May 11, 2017
When discussing leaks of sterilant chemicals such as ethylene oxide (EtO) or hydrogen peroxide, the first suspect of course is the sterilizer. In order to perform low temperature sterilization, i.e. the elimination of all microbial life, high concentrations of reactive chemicals are used. Obviously, if these get into the work space, they pose a risk to workers’ health.
However, often it is not the sterilizer that is to blame. Most modern sterilizers are very well engineered and though problems can occur, as with any equipment through wear and tear, mechanical failure or more commonly human error; leaks are commonly the result of other system failures.
This fact was brought home to me recently when I visited a hospital (outside the US) to monitor an EtO sterilizer. ChemDAQ has performed many gas monitoring studies in various markets. The monitors showed large readings each time the sterilizer was run, (~ 50 to 70 ppm) around the time expected for the sterilizer to exhaust its EtO. The initial suspect was of course the sterilizer, but further investigation found that similar concentrations of EtO were also found in the work area. The department had good air exchanges (we also measured them) and so clearly the EtO was not coming directly from the sterilizer. The most likely explanation is that the exhaust vent from the sterilizer was placed too close to the fresh air intake. We have seen similar situations in the US too, and we have also seen EtO leaks due to failed exhaust fans, and failed joints in the exhaust system.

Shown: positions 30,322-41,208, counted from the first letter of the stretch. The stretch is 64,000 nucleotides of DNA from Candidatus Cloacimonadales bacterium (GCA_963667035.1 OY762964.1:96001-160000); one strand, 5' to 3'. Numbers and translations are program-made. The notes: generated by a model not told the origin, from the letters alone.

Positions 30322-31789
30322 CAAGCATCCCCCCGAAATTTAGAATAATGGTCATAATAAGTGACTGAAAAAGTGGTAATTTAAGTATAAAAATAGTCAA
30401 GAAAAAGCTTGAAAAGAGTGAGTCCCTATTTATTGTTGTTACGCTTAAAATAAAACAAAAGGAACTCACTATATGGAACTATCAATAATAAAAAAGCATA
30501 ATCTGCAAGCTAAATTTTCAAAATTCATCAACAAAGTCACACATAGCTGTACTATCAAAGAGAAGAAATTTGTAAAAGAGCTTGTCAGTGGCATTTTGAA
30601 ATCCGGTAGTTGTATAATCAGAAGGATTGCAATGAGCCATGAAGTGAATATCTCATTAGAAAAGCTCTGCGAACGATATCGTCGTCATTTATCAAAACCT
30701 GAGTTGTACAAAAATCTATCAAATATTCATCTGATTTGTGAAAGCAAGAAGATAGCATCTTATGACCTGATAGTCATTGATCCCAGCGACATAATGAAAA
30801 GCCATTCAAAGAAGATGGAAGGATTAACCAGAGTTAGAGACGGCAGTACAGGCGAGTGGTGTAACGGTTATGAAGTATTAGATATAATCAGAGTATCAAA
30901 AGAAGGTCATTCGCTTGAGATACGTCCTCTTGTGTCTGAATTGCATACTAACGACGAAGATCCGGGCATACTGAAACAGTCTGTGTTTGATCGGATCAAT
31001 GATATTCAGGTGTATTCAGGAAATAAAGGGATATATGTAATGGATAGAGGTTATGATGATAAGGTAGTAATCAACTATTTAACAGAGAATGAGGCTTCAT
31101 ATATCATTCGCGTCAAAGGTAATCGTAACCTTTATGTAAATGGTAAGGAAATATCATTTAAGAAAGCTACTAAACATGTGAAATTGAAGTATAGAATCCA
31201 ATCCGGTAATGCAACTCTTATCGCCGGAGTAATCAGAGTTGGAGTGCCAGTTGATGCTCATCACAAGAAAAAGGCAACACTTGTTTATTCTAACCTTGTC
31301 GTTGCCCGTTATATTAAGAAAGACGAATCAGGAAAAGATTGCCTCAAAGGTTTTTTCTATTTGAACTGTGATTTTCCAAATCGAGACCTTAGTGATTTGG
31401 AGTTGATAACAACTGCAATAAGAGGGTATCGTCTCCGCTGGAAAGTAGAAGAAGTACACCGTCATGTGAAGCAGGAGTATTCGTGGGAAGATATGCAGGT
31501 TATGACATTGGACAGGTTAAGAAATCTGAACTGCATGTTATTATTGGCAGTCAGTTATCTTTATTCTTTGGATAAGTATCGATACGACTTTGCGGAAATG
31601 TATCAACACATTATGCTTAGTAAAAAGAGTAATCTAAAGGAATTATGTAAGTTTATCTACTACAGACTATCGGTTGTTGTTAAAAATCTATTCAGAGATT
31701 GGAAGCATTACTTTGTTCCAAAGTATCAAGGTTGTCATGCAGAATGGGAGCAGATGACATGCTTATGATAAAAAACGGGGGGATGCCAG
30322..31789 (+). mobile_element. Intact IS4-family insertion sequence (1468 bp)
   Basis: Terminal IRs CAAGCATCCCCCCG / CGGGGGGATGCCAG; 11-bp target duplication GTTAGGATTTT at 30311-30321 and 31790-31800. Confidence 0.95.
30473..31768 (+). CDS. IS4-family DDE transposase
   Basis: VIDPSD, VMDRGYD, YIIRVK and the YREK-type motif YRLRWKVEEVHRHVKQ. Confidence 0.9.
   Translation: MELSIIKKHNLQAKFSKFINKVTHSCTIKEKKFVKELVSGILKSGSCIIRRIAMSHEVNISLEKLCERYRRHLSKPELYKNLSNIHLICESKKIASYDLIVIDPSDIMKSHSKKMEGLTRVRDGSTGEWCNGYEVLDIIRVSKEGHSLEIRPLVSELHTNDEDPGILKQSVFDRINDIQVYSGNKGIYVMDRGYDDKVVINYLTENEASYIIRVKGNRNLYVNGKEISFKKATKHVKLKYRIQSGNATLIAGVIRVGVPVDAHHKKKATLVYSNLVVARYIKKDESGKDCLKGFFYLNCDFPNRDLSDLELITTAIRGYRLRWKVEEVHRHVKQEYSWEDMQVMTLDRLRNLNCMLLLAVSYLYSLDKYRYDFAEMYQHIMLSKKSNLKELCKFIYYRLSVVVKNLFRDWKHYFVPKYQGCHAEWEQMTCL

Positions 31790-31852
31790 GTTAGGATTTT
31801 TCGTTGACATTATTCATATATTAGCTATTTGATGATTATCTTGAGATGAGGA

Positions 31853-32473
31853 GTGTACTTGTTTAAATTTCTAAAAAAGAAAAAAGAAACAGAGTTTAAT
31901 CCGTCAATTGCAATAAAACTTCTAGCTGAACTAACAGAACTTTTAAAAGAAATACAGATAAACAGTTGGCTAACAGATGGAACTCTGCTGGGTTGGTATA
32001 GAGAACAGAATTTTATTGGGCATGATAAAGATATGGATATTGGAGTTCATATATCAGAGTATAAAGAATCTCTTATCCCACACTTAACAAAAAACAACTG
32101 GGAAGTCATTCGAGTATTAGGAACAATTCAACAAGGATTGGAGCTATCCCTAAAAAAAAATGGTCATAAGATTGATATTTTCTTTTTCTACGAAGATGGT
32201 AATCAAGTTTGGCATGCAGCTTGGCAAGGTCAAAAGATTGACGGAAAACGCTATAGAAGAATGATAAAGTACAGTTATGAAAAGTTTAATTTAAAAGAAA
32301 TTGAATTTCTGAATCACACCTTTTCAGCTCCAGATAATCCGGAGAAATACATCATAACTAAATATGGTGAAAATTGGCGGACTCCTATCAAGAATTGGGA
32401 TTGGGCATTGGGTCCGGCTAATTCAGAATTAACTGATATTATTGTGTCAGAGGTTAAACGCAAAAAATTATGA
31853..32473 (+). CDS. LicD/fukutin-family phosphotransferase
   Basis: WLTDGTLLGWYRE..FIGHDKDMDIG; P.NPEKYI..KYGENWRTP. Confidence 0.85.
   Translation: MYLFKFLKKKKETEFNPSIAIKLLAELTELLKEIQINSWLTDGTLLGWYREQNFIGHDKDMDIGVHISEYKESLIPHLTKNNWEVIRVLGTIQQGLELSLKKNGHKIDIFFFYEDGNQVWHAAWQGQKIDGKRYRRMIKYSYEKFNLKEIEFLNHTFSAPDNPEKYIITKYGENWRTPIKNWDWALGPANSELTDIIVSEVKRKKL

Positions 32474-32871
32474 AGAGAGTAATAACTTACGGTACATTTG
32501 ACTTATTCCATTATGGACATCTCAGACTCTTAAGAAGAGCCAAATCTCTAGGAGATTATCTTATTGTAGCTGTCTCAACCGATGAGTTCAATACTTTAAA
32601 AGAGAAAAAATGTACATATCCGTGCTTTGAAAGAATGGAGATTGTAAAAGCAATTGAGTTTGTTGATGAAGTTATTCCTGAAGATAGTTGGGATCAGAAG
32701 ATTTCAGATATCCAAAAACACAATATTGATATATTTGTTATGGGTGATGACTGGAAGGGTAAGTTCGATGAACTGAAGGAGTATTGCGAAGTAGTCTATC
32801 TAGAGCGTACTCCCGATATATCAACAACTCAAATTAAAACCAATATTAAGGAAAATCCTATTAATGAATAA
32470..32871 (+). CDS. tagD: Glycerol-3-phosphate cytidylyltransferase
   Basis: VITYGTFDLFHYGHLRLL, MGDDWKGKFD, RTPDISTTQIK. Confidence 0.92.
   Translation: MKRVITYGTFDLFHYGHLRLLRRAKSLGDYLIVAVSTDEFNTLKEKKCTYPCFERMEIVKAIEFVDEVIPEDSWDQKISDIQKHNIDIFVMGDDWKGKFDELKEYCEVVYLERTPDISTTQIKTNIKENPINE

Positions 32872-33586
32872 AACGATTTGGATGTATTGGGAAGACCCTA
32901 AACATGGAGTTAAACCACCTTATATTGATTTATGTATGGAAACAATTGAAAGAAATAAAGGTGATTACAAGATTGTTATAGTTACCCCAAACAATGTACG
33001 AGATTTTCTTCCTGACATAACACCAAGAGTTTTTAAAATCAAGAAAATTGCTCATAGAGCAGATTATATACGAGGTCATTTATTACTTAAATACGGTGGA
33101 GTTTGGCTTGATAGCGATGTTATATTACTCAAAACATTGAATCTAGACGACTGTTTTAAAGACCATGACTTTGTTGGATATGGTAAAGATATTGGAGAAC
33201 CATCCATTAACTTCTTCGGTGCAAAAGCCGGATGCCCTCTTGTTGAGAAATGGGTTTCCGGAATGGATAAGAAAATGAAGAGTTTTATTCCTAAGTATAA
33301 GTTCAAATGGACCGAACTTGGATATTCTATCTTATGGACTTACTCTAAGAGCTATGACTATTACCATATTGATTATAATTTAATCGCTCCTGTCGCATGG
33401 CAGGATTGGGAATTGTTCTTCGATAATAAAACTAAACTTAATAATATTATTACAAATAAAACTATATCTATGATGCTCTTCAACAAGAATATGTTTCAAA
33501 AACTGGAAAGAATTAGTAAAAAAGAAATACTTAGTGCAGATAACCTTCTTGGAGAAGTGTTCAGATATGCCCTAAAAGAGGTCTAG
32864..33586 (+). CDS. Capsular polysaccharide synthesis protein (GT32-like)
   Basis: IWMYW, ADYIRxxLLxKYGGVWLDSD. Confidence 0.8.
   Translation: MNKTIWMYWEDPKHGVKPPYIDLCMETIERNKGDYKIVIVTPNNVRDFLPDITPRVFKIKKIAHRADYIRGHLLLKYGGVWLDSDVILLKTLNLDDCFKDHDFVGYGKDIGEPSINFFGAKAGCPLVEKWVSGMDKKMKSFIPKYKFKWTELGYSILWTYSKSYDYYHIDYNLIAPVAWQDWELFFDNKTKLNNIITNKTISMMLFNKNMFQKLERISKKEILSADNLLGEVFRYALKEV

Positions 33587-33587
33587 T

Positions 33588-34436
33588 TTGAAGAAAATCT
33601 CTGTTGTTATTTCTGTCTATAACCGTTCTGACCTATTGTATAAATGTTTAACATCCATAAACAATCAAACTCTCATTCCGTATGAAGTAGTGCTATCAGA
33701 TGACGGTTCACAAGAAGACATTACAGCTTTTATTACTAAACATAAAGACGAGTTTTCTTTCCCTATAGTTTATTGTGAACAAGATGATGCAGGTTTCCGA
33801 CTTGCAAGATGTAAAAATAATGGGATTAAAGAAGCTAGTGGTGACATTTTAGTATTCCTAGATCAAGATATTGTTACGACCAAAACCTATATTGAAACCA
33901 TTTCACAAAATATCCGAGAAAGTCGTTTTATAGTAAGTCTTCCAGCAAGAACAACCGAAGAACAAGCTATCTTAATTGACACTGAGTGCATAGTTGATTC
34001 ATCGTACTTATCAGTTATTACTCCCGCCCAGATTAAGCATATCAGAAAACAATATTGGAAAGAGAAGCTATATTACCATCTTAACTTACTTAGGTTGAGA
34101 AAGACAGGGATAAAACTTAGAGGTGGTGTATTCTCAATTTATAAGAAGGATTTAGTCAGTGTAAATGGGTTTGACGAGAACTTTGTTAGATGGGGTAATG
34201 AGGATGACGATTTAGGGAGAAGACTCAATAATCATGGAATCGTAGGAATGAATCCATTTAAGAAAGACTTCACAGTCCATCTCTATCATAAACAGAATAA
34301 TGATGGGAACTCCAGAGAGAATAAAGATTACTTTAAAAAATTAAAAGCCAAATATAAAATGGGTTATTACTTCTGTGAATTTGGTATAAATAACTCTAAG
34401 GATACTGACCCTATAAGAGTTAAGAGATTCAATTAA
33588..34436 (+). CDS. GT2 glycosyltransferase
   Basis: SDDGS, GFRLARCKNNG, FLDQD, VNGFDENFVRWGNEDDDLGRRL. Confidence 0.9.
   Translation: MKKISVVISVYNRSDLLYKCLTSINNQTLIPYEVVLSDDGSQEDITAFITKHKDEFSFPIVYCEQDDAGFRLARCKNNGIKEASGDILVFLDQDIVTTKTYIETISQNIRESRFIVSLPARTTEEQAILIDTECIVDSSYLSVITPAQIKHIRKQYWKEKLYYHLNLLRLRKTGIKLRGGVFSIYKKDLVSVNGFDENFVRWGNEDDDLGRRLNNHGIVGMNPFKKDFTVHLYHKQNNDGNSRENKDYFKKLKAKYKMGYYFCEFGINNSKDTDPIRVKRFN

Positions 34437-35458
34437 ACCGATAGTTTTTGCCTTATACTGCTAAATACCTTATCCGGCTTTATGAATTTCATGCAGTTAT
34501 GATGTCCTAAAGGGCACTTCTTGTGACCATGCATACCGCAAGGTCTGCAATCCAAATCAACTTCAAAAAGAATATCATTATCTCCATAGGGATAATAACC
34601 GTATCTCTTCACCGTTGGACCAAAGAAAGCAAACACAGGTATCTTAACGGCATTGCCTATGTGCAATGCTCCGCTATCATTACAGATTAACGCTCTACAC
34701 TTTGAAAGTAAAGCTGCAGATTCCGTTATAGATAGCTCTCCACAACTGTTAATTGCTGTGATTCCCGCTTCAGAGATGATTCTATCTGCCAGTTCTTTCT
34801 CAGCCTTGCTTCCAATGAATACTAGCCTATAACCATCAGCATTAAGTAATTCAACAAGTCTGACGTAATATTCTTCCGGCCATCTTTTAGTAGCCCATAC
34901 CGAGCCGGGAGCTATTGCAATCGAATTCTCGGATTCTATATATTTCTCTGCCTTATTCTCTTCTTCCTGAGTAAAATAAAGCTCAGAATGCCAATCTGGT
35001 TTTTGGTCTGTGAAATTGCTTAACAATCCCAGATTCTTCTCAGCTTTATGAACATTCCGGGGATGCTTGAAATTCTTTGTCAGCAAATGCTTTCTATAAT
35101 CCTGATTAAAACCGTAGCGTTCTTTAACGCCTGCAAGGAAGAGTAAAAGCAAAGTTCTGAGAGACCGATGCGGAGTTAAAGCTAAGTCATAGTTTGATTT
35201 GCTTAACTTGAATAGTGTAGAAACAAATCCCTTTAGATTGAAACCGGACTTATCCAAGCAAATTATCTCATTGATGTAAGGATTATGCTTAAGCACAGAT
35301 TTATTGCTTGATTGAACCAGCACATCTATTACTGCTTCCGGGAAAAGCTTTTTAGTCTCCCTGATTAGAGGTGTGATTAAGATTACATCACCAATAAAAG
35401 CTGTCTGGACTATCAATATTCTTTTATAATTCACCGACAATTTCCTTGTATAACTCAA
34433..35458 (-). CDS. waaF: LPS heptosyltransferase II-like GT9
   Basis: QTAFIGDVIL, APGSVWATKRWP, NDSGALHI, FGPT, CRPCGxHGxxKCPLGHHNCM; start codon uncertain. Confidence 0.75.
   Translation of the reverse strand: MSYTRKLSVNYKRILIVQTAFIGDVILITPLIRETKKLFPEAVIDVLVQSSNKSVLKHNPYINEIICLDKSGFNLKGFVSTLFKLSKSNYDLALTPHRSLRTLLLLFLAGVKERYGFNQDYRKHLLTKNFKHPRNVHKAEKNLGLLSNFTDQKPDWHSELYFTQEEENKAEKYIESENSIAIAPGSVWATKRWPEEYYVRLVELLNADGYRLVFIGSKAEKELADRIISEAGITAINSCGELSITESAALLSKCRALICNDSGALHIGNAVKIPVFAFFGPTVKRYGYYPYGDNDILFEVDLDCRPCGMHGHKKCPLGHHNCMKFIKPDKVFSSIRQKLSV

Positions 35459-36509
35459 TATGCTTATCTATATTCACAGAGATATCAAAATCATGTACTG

For the leading EtO manufacturers, it is fair to say that the engineering controls probably contribute more to leaks that the sterilizers themselves do. Of course, it is not just EtO sterilizers that need good engineering controls; all low temperature sterilizers need good air exchanges/exhaust (see manufacturers’ instructions for use), then even the smallest leak becomes significant because the leak gas is not removed. However, whether a hazardous gas concentration is due to leak from the sterilizer, the exhaust or the failure of the exhaust, the impact is the same to the person exposed. The two common sterilant chemicals, EtO and hydrogen peroxide are imperceptible until well above dangerous levels and therefore it is important to ensure that there is a continuous gas monitor protecting workers in that area. Whether the sterilizer is to blame or not, everyone can relax and get back to work knowing they are protected with a continuous monitor.
If you would like more information on continuous monitoring, please contact us.